Cross-border health data
In the modern age we live in, health data flows in different ways. The increase in such flows raises challenges and concerns as regards the protection of personal data.
In a medical context data is shared among medical professionals in order to provide a patient with medical treatment. As you saw in Anna’s case, her data was shared between her GP and gynaecologists in the Netherlands and Germany. In Week 1 you learned that this data can be shared in this context considering that all parties are bound by professional secrecy (Article 14 GDPR). Furthermore, considering that in Anna’s case all parties are located within the European Union (EU), they all have to comply with the provisions of the GDPR, meaning that they need to ensure security of the data and keep records of categories of recipients when sharing data. When this data is shared, the receiver becomes the controller of the data, with all the obligations and responsibilities that come with it.
If Anna were to seek medical attention outside the EU, for example if she would have found a specialist in the United States of America instead of Germany and her medical file would have been sent by her gynaecologist to his colleague in the USA, the provisions of Chapter V of the GDPR would apply. The aim of the GDPR is to offer a similar level of protection for EU citizens regardless of whether the data is being processed inside or outside the EU. It therefore applies to processing of data subjects who are in the EU by a controller or processor not established in the EU. This means that parties established outside the EU who offer goods or services to data subjects in the EU also need to comply with the GDPR (Article 3 (2, a)).
Outside medical context
This is however not the only way in which data can be transferred abroad. Health data can also be transferred abroad outside the medical context. For example in a research context, which will be discussed later this week, but also by using modern technologies. Technology transformed both the economy and social life. People increasingly make personal information available publicly and globally by using apps and online services. Due to the very nature of modern technologies, data is not necessarily bound by country or EU borders. Data can be located, stored and processed anywhere in the world by parties who offer goods and services to data subjects in the EU, such as app companies, online services and social media. Also in this regard, the GDPR aims to ensure a high level of the protection.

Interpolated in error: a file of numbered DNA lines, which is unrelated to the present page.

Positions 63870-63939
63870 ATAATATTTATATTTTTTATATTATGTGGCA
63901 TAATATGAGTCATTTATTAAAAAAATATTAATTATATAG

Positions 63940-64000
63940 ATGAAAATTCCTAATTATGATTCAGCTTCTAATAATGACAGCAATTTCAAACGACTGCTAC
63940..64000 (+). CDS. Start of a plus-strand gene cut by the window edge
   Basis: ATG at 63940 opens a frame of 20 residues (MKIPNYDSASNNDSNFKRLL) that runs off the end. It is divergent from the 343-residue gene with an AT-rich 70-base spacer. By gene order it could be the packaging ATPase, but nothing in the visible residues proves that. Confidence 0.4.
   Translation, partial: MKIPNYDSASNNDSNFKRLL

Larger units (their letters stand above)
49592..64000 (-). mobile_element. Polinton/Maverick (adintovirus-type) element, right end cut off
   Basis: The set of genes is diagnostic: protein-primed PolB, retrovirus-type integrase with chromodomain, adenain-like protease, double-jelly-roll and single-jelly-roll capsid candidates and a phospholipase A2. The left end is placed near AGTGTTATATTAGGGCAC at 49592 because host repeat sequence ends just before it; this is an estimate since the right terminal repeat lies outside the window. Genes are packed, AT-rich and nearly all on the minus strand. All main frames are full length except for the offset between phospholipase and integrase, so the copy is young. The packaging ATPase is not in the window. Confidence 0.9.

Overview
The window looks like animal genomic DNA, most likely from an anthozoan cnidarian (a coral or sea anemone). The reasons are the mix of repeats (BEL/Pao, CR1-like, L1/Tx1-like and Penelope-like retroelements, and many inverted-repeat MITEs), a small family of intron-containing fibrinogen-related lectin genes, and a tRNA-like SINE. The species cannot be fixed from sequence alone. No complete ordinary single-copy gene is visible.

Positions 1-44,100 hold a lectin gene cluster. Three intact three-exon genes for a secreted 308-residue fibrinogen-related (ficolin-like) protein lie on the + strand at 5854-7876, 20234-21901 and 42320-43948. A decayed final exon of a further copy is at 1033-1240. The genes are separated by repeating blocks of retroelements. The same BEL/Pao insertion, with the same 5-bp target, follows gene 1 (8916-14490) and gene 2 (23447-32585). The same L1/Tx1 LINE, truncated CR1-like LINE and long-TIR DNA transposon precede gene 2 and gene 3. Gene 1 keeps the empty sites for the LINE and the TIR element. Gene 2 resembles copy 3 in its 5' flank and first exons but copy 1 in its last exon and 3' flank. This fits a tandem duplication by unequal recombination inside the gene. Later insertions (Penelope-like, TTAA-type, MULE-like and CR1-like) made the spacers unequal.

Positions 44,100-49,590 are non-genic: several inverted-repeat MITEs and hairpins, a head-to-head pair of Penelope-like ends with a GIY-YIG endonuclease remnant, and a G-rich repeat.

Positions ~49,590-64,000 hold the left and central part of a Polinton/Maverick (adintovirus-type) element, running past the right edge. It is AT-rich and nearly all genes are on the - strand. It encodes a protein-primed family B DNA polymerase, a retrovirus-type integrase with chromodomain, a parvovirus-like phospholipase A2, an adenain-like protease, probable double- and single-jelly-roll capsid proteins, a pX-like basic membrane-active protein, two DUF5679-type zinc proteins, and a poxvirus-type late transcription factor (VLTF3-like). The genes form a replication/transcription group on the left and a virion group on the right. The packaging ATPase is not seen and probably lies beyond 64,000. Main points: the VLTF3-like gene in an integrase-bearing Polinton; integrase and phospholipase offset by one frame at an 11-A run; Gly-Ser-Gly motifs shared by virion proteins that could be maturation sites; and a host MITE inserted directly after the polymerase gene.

This means that, regardless of the context in which health data is being processed, the GDPR applies to the processing of data subjects who are in the EU. The GDPR determines that transfer of data which are being processed or which are intended to be processed after transfer to a third country (meaning, outside the EU) can only take place if the conditions mentioned in Chapter V are complied with by the controller or processor (Article 44). In order to ensure a similar level of protection, transfer to third countries can take place in several ways:
Based on an adequacy decision by the European Commission who decides whether a third country ensures an adequate level of protection (Article 45);
If there is no adequacy decision, based on the condition that appropriate safeguards are provided and enforceable data subject rights and effective legal remedies are available (Article 46);
If there is no adequacy decision and there are no safeguards put in place, based on one of the conditions mentioned in Article 49, including explicit consent to the proposed transfer by the data subject.
This means that processing of Anna’s health data, regardless of the context in which it is being processed and by whom it is being processed needs to take into full account her interests and fundamental rights. This sounds ideal, however, you may imagine that it is difficult for EU citizens to exercise their rights if processing of their data takes place outside the EU.
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